“Big gaps between the four key timings (T0-T3) just cannot be risked. Assuming leaves 4, 3, the flag leaf and the ear (at early-mid flowering) are properly targeted with an appropriate fungicide treatment, there shouldn’t be a need for further applications, unless disease pressure is particularly high – if it’s a bad yellow rust season, for example.”
It is ensuring the gaps between those timings do not go beyond recommendations which is crucial to ensuring product efficacy and therefore sustaining the useful life of key chemical groups over the longer term, suggests Mr Bean.
“The most critical of these is the time between T1 and T2. Ideally the interval should be around 21 days and certainly no longer than 28. T0 should be applied around 14 to 21 days prior to T1, and T3 around 16-18 days post-T2.
Weather and other workload will have an impact, but for yield and quality it’s important to get timing as correct as possible. The only leaf within the canopy not directly hit at early emergence will be leaf 2, but good product choice at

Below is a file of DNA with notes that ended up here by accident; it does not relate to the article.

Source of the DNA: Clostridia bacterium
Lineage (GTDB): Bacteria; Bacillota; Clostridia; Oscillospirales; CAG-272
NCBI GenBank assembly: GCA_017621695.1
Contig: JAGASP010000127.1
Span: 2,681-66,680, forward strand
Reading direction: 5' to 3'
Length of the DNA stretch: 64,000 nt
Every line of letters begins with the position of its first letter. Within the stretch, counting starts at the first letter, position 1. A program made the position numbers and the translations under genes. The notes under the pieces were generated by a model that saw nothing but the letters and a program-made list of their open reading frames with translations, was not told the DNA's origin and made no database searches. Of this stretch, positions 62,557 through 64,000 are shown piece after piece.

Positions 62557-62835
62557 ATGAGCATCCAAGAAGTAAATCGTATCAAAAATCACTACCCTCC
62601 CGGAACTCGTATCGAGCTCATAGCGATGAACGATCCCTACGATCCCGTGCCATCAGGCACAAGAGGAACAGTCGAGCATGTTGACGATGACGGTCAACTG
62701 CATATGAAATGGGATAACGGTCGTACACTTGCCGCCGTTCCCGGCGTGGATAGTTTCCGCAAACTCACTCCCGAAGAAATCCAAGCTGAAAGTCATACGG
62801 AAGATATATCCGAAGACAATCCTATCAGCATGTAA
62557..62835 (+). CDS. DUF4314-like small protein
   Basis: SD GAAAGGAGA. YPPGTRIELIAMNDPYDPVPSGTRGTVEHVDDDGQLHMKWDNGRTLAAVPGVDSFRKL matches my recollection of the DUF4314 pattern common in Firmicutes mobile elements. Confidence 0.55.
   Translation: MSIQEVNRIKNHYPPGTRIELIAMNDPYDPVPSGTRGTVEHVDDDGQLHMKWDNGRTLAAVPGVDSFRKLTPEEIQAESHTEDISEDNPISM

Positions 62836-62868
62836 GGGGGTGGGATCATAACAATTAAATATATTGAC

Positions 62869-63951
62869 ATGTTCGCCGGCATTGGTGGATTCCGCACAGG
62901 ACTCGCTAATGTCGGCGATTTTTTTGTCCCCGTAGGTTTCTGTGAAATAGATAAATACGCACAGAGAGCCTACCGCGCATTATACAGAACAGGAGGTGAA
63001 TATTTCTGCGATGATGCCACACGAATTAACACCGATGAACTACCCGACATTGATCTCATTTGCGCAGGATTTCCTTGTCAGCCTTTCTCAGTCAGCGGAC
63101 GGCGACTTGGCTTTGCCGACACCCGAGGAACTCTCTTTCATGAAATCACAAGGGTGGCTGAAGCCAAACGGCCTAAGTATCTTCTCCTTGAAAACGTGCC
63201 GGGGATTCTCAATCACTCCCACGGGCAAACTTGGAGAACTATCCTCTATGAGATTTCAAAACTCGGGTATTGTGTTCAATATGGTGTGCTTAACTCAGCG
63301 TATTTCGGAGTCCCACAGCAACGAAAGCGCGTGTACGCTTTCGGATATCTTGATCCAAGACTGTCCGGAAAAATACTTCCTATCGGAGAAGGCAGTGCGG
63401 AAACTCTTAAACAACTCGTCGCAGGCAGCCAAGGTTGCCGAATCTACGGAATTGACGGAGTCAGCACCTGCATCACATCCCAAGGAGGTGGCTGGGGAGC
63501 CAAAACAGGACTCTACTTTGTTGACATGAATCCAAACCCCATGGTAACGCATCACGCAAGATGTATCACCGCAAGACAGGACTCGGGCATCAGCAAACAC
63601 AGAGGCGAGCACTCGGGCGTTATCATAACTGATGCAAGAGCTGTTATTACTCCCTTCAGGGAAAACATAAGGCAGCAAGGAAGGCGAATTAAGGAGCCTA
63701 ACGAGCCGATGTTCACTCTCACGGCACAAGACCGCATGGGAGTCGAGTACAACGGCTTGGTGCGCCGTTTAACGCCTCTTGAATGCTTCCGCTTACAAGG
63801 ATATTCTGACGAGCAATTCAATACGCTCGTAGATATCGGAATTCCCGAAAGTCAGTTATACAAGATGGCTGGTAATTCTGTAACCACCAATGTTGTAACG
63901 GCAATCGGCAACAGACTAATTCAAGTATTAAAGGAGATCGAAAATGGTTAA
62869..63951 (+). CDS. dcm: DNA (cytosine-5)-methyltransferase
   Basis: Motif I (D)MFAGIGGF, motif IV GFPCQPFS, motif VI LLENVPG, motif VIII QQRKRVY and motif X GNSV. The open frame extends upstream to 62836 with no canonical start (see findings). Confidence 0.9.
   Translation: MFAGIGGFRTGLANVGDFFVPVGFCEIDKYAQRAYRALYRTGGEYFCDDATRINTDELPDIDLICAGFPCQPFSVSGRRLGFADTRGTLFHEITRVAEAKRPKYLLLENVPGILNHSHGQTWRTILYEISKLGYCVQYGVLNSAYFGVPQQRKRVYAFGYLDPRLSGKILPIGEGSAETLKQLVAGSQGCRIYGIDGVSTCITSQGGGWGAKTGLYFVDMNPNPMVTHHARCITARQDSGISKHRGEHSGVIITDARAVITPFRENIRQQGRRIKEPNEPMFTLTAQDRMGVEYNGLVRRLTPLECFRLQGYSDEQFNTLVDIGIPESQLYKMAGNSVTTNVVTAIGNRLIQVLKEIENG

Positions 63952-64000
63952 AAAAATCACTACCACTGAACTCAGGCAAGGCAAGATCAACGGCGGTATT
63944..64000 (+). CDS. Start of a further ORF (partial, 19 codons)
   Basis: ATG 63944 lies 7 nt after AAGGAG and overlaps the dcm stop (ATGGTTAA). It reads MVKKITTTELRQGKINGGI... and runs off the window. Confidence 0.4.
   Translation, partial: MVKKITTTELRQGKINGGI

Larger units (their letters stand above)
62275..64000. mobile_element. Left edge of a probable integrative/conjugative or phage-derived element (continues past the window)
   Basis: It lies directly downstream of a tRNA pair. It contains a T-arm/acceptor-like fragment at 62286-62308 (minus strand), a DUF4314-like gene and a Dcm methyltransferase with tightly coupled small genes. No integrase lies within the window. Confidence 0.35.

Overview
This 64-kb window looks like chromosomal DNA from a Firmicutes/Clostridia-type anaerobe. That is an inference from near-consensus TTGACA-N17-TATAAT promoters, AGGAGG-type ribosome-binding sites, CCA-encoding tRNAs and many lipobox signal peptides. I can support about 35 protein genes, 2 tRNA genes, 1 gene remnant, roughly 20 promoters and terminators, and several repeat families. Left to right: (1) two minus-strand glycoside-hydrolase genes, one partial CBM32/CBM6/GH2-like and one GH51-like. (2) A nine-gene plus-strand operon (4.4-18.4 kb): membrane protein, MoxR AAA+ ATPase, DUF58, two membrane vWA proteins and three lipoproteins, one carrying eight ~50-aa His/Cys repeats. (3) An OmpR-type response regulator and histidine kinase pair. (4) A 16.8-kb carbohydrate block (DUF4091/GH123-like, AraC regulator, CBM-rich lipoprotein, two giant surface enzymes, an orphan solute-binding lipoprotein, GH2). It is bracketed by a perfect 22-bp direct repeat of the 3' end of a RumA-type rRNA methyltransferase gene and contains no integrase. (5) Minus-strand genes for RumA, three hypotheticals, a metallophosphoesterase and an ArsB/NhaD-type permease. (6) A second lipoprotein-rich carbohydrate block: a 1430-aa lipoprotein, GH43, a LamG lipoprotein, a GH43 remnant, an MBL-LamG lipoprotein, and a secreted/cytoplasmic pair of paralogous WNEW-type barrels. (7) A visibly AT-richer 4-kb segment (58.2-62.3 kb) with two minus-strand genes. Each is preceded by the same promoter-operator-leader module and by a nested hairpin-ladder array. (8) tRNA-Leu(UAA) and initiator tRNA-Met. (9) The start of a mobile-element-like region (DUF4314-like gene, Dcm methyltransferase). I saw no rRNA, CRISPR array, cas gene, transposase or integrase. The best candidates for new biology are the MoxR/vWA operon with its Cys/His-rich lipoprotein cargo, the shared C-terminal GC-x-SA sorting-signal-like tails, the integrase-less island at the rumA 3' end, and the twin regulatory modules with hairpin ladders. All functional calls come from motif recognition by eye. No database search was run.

T1 should ensure this shouldn’t become a major worry.
“An additional spray at leaf two emerged – a T1.5 – is an option, but is likely to be of greatest benefit in high risk years when spray days are limited in any case. If there’s a need to run through a high-risk variety to apply a herbicide or growth regulator at this stage then a protectant product could be added, but not if it compromises T2 timing. Focus instead on getting T2 timing right.”
SDHIs have a lot to offer as partner products to triazoles, in terms of both enhancing their activity here and now, and protecting their efficacy over the longer term, says Mr Bean. But even the most expensive fungicide programmes will disappoint if not timed correctly, he says.
“An SDHI at T2 is now a must, but demands accurate timing. This newer chemistry appears to deliver the best results when applied to a fully-emerged flag leaf, which again demands a robust approach at T1. While nothing offers the curative activity on septoria which the triazoles did back in the late 1990s, the SDHIs based on either penthiopyrad (e.g. Vertisan, Treoris) or fluxapyroxad (Adexar) appear to be slightly more eradicant than those based on bixafen (Aviator) or isopyrazam (Seguris).